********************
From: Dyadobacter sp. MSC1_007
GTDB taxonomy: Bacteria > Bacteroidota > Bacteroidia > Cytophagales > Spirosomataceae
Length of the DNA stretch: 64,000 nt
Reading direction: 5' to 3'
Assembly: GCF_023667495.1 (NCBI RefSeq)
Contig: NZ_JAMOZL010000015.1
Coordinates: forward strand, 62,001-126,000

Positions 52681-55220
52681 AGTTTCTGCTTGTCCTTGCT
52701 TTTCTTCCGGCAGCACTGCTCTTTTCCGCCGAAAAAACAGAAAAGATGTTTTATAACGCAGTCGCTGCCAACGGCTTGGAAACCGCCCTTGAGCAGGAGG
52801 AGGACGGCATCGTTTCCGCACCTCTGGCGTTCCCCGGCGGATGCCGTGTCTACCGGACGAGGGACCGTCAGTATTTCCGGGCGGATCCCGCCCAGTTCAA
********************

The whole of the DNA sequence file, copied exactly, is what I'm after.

From: Dyadobacter sp. MSC1_007
GTDB taxonomy: Bacteria > Bacteroidota > Bacteroidia > Cytophagales > Spirosomataceae
Length of the DNA stretch: 64,000 nt
Reading direction: 5' to 3'
Assembly: GCF_023667495.1 (NCBI RefSeq)
Contig: NZ_JAMOZL010000015.1
Coordinates: forward strand, 62,001-126,000

Positions 52681-55220
52681 AGTTTCTGCTTGTCCTTGCT
52701 TTTCTTCCGGCAGCACTGCTCTTTTCCGCCGAAAAAACAGAAAAGATGTTTTATAACGCAGTCGCTGCCAACGGCTTGGAAACCGCCCTTGAGCAGGAGG
52801 AGGACGGCATCGTTTCCGCACCTCTGGCGTTCCCCGGCGGATGCCGTGTCTACCGGACGAGGGACCGTCAGTATTTCCGGGCGGATCCCGCCCAGTTCAA